That, however, is not the end of the matter. If a discretionary power is exercised with manifest injustice or if a palpable abuse of discretion is clearly shown, mandamus will issue. As was stated in Illinois State Board of Dental Examiners v. People ex rel. Cooper (1887), 123 Ill. 227, 241, 13 N.E. 201:

"A public officer * * * may be guilty of so gross an abuse of discretion or such an evasion of positive duty, as to amount to a virtual refusal to perform the duty enjoined, or to act at all in contemplation of law; in such a case mandamus will afford a remedy."

In People ex rel. Collins v. Young (3d Dist. 1967), 83 Ill. App.2d 312, 227 N.E.2d 524, when a parcel of farm land was claimed by two different school districts, a petition for writ of mandamus was filed to compel the respective county superintendents of school to define the boundaries of the two districts. The order entered by the trial court found that the disputed territory was located in Woodlawn District. The appellate court affirmed, and speaking through Justice Alloy, stated:

"It is apparent also that mandamus will lie to prevent a clear abuse of discretion or to control the exercise of discretion in a manner consistent with the applicable rule of law, as an exception to the general rule that mandamus may not be employed to compel public officers having discretionary power to act in a particular way." (83 Ill. App.2d 312, 318.)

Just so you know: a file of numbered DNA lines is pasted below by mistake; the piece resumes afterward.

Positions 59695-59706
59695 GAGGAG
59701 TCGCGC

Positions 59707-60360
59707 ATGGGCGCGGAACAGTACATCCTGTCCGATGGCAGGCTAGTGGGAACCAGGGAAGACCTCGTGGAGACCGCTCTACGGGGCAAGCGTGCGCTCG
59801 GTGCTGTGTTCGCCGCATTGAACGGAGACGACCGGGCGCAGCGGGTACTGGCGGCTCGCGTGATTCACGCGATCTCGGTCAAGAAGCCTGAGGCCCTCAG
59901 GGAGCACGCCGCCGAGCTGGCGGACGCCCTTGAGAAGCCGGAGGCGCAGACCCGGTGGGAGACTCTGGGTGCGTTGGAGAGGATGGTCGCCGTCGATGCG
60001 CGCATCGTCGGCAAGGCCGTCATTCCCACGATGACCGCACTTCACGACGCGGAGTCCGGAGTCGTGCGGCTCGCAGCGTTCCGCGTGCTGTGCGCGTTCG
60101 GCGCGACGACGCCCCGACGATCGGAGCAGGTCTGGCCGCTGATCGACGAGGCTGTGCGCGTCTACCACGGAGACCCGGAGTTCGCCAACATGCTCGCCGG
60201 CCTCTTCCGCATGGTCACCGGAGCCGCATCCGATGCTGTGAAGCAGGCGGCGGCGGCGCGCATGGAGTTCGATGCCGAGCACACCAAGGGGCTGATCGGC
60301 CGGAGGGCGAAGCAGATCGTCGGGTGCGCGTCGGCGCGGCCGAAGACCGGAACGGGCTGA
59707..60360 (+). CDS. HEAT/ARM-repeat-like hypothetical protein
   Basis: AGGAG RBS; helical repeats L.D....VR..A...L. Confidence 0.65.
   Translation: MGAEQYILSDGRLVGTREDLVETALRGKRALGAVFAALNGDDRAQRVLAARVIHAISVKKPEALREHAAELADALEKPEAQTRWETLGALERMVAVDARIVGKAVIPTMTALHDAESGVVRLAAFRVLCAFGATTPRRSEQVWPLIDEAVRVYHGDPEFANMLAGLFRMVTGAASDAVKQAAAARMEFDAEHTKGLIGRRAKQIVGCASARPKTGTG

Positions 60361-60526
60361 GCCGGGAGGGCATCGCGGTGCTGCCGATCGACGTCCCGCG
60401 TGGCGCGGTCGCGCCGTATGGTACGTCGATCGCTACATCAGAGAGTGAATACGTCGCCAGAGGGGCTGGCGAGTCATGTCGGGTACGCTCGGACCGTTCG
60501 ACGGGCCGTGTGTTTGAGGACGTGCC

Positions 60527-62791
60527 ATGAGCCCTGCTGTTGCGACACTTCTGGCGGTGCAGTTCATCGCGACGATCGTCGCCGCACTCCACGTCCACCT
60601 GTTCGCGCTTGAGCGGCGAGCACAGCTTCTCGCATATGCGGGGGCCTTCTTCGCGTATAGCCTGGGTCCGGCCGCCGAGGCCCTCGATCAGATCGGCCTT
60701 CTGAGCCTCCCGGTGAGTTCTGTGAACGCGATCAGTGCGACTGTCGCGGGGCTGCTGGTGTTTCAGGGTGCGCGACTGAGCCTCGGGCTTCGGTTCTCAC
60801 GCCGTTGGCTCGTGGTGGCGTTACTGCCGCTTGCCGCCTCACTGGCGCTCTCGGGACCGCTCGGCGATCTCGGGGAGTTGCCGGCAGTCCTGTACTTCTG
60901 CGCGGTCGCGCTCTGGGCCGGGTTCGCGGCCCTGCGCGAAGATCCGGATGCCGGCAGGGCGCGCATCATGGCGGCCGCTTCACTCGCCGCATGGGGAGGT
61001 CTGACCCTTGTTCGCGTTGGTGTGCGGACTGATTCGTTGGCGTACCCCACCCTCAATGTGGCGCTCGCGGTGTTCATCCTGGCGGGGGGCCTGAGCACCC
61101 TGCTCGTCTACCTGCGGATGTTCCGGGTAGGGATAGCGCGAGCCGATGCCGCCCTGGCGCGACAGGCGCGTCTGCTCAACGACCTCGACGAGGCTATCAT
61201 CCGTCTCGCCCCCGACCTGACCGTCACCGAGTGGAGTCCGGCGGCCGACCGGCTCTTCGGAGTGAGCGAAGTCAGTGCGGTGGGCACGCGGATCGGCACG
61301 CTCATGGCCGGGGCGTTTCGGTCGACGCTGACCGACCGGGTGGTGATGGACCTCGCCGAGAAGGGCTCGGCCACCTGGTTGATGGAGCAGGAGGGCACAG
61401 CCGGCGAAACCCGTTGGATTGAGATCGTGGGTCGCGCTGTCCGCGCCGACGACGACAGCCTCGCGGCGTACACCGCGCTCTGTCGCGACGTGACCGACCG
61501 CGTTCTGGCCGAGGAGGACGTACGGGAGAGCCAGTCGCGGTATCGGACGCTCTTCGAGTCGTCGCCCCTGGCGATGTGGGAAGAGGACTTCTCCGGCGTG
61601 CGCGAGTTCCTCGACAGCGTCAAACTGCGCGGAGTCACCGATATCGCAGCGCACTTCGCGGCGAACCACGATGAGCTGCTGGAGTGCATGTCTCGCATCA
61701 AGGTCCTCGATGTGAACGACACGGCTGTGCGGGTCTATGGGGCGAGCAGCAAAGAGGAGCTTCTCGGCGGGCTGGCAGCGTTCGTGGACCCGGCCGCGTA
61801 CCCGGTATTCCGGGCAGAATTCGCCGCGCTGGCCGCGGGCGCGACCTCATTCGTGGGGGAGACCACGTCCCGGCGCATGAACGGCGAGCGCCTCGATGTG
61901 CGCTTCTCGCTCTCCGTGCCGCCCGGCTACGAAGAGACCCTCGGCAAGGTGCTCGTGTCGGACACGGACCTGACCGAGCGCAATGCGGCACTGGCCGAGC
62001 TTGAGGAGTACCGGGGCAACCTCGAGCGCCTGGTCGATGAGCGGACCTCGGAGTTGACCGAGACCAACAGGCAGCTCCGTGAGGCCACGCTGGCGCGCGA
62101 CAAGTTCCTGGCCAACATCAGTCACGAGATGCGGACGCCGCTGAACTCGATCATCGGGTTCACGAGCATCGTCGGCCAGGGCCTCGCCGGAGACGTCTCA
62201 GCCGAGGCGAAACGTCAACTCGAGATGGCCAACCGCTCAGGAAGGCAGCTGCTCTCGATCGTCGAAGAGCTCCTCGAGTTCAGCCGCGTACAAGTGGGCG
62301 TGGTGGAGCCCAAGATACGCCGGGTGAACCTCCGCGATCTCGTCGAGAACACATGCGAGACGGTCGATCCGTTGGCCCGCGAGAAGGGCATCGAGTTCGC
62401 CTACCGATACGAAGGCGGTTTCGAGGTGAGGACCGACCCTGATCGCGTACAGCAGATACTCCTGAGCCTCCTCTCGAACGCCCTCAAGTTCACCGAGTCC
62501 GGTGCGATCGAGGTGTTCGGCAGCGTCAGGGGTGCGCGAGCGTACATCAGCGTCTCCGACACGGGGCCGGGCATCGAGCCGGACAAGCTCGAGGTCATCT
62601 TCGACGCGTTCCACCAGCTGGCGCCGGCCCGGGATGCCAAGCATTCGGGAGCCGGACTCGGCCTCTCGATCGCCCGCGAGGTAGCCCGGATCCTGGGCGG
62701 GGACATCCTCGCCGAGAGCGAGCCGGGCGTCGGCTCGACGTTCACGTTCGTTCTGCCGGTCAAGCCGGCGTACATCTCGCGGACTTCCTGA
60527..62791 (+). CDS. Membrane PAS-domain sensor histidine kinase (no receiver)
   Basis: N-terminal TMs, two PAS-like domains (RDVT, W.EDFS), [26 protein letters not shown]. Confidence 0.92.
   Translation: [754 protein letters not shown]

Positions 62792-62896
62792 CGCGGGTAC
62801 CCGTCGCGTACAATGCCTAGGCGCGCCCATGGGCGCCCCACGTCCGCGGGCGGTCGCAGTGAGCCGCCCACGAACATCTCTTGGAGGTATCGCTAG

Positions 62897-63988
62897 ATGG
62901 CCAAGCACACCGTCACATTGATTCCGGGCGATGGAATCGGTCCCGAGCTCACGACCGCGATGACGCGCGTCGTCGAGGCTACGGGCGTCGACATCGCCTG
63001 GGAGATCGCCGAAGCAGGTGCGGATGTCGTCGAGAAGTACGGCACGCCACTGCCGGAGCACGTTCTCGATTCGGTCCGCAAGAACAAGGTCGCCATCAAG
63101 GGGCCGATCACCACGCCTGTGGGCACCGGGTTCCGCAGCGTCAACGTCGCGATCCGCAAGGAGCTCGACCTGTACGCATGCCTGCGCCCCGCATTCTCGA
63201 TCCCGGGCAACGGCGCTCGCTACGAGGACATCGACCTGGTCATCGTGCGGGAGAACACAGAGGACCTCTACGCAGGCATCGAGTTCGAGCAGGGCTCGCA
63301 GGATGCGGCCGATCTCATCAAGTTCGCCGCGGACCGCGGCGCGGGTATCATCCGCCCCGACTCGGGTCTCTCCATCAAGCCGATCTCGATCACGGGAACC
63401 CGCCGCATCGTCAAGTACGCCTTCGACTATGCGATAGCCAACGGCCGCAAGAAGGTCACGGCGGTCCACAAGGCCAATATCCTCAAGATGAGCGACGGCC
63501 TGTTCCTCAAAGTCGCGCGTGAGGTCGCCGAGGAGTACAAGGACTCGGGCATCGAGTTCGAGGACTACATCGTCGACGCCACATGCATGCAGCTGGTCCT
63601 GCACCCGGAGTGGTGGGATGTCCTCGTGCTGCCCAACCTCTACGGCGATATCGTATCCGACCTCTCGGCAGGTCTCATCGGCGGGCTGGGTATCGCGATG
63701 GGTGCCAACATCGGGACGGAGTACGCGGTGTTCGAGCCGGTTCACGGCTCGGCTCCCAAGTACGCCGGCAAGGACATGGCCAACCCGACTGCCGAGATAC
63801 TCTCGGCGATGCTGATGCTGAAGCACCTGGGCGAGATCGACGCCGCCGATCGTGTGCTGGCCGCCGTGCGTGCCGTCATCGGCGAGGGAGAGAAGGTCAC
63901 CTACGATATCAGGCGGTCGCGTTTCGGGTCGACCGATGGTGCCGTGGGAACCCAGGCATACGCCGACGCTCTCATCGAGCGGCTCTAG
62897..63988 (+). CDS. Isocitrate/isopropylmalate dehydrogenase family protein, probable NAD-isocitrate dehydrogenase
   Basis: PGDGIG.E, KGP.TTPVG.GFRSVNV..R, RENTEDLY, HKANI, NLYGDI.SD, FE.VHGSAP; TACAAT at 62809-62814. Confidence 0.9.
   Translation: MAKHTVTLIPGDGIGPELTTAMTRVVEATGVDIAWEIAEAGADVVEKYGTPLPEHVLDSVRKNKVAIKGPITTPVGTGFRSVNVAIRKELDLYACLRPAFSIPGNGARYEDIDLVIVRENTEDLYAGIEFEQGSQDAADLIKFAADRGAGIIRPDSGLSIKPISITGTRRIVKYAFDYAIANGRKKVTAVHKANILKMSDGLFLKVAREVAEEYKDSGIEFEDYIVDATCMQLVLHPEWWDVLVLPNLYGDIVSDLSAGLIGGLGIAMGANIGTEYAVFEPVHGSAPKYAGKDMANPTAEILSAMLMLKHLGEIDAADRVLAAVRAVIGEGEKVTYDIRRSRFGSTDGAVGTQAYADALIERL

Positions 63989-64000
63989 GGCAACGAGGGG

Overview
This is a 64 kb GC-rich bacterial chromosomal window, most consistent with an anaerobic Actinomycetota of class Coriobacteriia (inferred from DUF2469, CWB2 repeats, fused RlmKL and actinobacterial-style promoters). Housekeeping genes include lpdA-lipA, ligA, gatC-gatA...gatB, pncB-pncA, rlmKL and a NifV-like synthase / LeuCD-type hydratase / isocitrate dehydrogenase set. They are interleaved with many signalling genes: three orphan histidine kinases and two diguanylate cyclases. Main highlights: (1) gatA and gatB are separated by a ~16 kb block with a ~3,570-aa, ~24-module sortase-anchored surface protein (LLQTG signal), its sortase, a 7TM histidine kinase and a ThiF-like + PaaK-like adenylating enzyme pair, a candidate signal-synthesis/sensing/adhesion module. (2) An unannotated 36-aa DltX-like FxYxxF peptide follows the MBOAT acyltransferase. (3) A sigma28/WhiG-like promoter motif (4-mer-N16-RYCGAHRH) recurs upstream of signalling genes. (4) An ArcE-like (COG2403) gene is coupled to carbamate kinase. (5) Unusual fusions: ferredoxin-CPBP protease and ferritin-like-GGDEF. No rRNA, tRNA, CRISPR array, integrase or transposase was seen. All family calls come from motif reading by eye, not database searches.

The court then discussed the case of John M. Bransfield Co. v. Kingery (1936), 283 Ill. App. 405, where mandamus was issued to compel officials of the Department of Public Works to approve highway construction contracts awarded by the Cook County Board of County Commissioners. In both Bransfield and Collins the court concluded that mandamus could be used to direct performance of a discretionary act when necessary to prevent a manifest injustice.

The same rule was applied to compel issuance of driveway permits in People ex rel. Shell Oil Co. v. City of Chicago (1st Dist. 1972), 9 Ill. App.3d 242, 292 N.E.2d 84, where Shell was refused the permits because an alderman strenuously objected. Since there was no evidence that Shell had failed to comply with any of the requirements of the ordinance regulating such permits, the court found that the failure to issue the permits was an arbitrary abuse of discretion which could be corrected by mandamus.

• 3 The case at bar closely resembles the Shell case. Here plaintiff invested substantial sums of money to purchase the land and prepare plans for construction of a large apartment complex at a location zoned for such a project, only to be refused a permit because the plans did not allow for a possible street improvement which was contemplated but which had not been formally adopted and which was not included on traffic planning maps. From the record we think the prospective extension of Imperial Drive was a purely speculative matter, and until some official action was taken, a building permit could not be denied because of the mere possibility of future street needs. Plaintiff made a substantial change in position in reliance upon the probable issuance of a building permit ...